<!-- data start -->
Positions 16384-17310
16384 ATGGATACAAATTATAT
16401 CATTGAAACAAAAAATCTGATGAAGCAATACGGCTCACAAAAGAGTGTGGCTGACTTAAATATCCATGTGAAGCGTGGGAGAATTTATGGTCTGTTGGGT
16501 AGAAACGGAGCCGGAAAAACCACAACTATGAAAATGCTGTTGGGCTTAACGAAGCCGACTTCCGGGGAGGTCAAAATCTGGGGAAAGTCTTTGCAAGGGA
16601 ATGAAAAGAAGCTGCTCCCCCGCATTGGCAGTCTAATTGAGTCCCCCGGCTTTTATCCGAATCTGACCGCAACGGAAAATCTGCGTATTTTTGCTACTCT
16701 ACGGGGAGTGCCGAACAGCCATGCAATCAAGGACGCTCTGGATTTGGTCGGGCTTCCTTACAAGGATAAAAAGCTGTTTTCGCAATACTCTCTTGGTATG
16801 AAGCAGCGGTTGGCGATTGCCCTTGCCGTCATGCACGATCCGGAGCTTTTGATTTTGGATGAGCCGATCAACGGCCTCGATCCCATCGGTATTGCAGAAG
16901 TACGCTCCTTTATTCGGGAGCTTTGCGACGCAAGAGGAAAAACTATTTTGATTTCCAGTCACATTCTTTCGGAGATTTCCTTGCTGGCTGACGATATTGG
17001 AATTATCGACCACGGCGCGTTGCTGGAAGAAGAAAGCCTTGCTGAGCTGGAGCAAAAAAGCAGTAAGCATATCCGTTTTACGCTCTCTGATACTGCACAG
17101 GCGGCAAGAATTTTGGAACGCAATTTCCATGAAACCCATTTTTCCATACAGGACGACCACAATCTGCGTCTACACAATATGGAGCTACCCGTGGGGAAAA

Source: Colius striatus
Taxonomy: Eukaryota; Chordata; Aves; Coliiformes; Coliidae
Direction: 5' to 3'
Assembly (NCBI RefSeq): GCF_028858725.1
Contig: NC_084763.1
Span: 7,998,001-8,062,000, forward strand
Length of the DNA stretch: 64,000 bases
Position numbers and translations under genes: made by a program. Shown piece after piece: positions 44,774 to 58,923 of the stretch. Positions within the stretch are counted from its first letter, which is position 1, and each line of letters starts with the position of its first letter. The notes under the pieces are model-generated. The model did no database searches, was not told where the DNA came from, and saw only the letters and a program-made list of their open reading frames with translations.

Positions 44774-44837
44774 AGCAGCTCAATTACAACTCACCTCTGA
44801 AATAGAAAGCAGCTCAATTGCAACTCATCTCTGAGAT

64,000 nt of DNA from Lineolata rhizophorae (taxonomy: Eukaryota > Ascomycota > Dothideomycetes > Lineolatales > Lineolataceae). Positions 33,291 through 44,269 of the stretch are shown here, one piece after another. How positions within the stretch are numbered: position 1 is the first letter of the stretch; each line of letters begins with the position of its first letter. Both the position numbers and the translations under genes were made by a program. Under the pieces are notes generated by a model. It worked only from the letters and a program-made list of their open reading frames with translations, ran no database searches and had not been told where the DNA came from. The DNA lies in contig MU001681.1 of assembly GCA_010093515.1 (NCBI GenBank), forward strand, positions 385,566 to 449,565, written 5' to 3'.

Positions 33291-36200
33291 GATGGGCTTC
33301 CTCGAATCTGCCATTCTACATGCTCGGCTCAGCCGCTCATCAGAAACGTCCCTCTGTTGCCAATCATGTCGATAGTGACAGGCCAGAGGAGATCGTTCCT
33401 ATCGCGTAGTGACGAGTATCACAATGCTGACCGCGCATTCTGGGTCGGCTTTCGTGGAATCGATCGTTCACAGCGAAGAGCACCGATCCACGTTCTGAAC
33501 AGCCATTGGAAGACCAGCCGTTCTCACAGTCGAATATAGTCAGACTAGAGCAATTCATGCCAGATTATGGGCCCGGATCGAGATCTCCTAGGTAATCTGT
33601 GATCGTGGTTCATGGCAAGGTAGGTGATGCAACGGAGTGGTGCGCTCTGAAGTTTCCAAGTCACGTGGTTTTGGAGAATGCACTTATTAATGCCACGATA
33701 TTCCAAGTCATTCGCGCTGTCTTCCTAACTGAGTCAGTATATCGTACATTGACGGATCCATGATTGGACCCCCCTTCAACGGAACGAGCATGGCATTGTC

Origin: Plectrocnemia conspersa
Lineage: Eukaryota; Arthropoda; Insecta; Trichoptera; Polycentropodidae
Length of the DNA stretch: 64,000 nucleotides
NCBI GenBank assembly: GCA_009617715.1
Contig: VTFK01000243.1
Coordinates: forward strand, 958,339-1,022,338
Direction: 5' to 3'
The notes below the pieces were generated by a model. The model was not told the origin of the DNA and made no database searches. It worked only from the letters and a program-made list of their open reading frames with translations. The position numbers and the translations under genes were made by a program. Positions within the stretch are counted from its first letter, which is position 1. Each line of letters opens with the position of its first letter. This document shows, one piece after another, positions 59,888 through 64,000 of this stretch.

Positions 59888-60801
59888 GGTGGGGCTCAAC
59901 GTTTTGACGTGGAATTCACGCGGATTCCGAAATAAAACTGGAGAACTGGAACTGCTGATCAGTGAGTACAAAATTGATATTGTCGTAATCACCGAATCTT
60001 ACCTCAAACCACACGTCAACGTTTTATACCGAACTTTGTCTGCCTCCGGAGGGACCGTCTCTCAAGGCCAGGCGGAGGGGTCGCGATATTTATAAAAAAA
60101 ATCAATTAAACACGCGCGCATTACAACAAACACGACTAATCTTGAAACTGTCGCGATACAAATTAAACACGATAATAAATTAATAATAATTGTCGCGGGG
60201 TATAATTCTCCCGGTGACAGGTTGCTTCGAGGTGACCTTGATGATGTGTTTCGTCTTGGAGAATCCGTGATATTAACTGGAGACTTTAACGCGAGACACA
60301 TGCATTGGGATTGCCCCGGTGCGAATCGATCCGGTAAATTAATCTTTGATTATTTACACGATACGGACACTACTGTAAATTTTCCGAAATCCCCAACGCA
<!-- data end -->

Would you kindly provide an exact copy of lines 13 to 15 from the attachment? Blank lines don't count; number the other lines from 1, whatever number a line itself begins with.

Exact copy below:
Direction: 5' to 3'
Assembly (NCBI RefSeq): GCF_028858725.1
Contig: NC_084763.1